The bird strikes also called aviation ingestion or BASH (for Bird Aircraft Strike Hazard) is a collision between an airborne animal and a human-made vehicle i.e. aircraft. Bird strikes have caused several fatal aircraft accidents with human casualties.

Accidents occur when the bird hits the windscreen or is sucked into the engines. The annual damages have been estimated at $400 million within the United States alone and up to $1.2 billion to commercial aircraft around the world.

Birds that are Responsible for most Aircraft crashes:
  • Geese
  • Gulls (28%)
  • White Pelicans
  • Vultures
  • Gyps
  • Milvus
  • Waterfowl (32%)
  • Raptors (17%)
  • Mourning Doves
  • Horned Larks and others
Civil Aircraft Accidents caused by Bird strikes:

September 7, 1905:
This was the first bird strike reported. The aircraft struck a flock of red-winged blackbirds in Dayton, Ohio.

April 3, 1912:
Calbraith Rodgers was the first person to fly across the continental USA. He was the first person known to die as a result of a bird strike. The Rodgers' Wright Pusher struck a gull that caused the aircraft to crash at Long Beach, California. He was fastened under the wreckage and drowned.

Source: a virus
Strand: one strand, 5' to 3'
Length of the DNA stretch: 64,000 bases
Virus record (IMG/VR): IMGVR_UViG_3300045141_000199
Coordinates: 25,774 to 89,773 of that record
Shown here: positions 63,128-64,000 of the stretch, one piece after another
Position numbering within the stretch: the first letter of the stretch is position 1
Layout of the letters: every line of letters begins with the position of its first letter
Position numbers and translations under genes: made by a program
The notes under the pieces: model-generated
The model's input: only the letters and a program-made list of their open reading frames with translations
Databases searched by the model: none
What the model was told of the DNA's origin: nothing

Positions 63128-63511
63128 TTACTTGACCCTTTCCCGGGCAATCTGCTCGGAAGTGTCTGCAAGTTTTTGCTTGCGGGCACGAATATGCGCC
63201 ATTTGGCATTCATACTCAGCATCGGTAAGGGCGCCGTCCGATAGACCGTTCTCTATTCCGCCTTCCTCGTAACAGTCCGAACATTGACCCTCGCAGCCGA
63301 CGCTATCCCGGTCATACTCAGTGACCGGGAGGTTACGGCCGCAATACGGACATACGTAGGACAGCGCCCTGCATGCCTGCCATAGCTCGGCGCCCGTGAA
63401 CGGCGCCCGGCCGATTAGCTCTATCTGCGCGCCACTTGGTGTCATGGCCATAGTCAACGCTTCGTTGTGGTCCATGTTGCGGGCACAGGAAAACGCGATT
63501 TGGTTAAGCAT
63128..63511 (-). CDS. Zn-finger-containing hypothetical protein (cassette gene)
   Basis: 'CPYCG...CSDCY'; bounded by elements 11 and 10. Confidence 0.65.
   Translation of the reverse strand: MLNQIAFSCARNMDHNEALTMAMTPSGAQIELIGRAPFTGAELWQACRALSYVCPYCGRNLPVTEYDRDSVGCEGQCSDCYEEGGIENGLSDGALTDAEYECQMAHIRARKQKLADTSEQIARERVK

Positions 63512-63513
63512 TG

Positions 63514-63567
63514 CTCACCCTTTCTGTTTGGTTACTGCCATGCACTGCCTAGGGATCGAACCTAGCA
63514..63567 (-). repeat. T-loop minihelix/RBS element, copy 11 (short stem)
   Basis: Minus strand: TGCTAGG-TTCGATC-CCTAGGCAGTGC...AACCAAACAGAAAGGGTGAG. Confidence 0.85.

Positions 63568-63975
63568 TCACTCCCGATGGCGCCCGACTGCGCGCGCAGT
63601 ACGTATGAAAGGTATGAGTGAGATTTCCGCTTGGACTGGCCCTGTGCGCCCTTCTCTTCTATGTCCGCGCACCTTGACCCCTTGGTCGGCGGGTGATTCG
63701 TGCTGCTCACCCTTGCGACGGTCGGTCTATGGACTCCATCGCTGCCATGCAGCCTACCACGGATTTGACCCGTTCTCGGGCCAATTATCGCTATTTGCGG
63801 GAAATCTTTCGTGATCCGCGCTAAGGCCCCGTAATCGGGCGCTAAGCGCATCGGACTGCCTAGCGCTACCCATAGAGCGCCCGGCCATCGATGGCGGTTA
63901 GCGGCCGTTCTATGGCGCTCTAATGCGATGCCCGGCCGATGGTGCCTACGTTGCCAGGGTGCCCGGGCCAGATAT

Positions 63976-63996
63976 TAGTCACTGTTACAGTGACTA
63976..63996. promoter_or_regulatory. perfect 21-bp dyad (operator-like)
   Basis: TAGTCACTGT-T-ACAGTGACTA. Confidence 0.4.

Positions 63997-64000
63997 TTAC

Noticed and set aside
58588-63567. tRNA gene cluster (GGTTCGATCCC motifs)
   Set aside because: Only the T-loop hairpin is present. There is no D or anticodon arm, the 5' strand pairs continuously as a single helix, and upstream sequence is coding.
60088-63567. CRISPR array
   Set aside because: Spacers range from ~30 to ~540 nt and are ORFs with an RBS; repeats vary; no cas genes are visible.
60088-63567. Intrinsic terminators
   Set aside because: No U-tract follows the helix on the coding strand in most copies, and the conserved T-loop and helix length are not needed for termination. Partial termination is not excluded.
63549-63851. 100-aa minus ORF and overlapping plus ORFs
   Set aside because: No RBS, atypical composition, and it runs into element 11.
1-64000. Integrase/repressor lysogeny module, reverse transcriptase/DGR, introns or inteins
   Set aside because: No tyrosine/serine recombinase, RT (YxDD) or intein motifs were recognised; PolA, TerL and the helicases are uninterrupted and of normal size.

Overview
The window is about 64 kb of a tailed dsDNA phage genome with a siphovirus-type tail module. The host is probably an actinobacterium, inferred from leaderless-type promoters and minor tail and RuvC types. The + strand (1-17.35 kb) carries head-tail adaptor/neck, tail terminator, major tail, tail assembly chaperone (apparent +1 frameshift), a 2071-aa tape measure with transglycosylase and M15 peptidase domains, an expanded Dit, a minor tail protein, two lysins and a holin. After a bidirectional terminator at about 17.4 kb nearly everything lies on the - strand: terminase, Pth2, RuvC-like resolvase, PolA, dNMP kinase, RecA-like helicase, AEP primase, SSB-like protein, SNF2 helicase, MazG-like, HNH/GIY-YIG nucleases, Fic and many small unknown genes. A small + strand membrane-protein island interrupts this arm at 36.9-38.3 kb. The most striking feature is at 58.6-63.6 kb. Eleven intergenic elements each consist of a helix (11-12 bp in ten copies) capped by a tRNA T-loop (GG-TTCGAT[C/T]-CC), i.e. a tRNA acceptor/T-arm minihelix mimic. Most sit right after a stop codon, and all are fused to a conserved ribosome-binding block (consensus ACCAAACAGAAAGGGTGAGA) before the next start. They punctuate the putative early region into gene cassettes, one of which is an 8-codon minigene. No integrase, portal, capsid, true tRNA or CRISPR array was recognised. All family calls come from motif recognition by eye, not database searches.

October 4, 1960:
Eastern Airlines Flight 375, registration N5533, was a Lockheed L-188 Electra aircraft crashed during takeoff from Logan International Airport in Boston, Massachusetts.

Approximately six seconds after takeoff the aircraft met a large flock of starlings (20,000). The aircraft shifted to the left then resumed the runway heading and at 200 feet the air plane shifted left again and sank nose-up to about 100 feet in altitude. It then rolled to the left, the nose dropped, then the aircraft crashed.

The bottom of the aircraft sank into the bottom of the Winthrop Bay. Fuselage broke into two pieces and were buried in the mud.

The entire accident was so abrupt that it took less than a minute (six seconds) from takeoff to the plane's sinking in the bay. There were 72 passengers on the plane. Sixty two died from that crash.

Hundred of birds were ingested into the engines making no.1 and no. 2 engines lose power and shut down, while engine no. 3 flamed out. Engine no. 4 did not develop full power at a critical stage of flight. The aircraft was unable to complete its take off because there was not enough power to make the plane to fly.

Other birds crashed into the windscreen making it impossible for the pilot to see.

The other sad part aside from the number of deaths was that the pilot was only a few weeks to retirement.

From this accident the government and the industry were starting to see the danger of the bird strikes. There were policies put in place about the disposal of garbage and closing the dump-site near airports because they will attract birds that caused the plane accident. The wildlife management were also thought to be very important to lessen more bird strike accidents from happening to save planes and birds.

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